This is generally how it works, but it depends on the job you have.
In the IT industry, you don’t get paid overtime. You are expected to work the minimum hours, of course, but when the need arises, you’re also expected to put in extra time.
This is all covered under your salary, so you don’t get paid extra for the additional hours you do.
This might seem unfair. Why would you put in extra hours if you don’t get paid for it?
Well, there are a few reasons:
- A project deadline is approaching
- There’s an issue in a live system that needs fixing
- You’ve found something takes longer than expected and you’re already behind
So, if you’re expecting to get paid for extra hours, then you probably won’t be. The only exception is if you’re in some kind of on-call support role, as they are often paid for overtime and weekends.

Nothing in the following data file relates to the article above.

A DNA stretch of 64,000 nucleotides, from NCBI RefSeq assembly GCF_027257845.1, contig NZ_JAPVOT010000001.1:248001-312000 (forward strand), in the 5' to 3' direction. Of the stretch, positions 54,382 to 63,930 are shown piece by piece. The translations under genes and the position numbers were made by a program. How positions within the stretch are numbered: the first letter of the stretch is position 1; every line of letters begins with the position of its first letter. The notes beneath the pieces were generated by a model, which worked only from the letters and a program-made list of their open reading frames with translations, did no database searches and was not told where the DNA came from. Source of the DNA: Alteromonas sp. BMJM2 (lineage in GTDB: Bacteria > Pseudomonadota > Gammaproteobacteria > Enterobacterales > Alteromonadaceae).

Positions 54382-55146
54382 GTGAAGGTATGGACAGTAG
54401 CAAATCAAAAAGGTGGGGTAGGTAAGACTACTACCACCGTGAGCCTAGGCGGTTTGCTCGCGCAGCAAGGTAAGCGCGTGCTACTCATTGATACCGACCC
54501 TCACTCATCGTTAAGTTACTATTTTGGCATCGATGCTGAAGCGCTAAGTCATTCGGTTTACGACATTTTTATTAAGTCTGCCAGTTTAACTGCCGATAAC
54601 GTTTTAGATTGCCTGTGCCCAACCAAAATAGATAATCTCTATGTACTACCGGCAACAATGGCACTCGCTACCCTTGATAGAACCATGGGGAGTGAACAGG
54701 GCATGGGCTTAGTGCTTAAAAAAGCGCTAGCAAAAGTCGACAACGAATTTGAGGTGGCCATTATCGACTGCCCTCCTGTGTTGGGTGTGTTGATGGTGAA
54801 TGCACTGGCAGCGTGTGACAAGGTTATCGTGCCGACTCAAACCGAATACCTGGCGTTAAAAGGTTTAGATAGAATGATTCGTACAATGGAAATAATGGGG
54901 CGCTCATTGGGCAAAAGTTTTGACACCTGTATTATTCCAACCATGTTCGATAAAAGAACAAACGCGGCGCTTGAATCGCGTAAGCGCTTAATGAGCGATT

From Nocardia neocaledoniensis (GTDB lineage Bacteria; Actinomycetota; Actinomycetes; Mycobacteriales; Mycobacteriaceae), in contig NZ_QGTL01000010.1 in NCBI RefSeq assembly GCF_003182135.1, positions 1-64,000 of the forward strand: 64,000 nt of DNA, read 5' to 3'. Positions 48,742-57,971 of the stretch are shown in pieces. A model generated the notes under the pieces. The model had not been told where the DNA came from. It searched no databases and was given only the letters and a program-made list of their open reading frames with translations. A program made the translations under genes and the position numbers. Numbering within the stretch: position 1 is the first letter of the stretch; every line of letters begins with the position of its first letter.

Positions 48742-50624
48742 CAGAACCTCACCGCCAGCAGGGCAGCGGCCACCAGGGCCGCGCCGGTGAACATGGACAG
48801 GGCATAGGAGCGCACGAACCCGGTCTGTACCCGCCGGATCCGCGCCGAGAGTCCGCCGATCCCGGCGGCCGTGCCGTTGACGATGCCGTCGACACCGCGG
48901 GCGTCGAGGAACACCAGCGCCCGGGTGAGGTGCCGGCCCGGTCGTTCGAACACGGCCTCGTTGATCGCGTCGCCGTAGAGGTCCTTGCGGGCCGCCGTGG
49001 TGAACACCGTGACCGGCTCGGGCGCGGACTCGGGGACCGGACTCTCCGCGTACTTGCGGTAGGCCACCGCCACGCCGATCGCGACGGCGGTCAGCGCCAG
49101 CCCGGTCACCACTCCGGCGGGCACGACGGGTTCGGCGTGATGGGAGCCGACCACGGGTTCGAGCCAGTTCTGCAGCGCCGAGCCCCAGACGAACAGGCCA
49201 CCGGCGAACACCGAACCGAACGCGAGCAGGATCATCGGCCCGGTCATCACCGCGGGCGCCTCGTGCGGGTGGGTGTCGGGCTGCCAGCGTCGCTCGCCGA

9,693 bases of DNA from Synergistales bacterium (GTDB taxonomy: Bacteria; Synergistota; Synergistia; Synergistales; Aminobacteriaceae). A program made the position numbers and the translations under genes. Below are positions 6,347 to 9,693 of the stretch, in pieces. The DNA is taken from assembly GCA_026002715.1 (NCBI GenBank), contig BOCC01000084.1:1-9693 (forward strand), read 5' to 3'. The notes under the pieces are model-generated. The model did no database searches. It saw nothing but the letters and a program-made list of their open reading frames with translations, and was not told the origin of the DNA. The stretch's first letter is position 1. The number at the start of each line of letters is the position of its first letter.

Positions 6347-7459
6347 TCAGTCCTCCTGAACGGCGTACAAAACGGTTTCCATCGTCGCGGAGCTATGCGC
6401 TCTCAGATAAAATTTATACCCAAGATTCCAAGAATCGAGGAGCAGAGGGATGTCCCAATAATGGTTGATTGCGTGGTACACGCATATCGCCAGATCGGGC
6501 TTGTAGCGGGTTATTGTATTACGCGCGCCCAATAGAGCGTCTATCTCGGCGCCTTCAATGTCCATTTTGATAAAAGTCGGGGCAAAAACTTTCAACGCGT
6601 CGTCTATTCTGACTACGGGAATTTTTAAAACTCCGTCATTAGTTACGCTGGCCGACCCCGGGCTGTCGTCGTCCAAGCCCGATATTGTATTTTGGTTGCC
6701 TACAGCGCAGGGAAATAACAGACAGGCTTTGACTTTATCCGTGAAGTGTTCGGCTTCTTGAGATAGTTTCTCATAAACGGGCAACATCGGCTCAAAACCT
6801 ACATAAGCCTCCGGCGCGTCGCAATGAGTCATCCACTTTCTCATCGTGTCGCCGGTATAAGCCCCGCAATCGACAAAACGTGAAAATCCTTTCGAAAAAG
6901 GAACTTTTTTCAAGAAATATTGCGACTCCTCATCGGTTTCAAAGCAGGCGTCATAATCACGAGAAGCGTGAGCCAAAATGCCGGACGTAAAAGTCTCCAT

11. You Need To Be Able to Budget
Another important lesson is that you’ll need to learn how to budget your money.
Going from college, where you might have had a part-time job, to full time work, usually results in a big increase in your pay.
You’ll be tempted to spend the money you get, buying new gadgets and going out for dinner.
However, you’ll find that you don;t have enough money for what you want to do. If you need to pay rent, this is something you must pay, and you don’t want to be short one month for rent!
It took me a few years to realise that budgeting is important.
Budgeting might sounds boring, but it’s just the process of working out how much you get paid and how much you need to spend in different areas of your life.
The best way to improve something is to actually track it.
So, to start, write down how much you get paid each period (weekly or monthly, for example)
Write down all of your expenses for that period.
The number you have left over is what you can spend.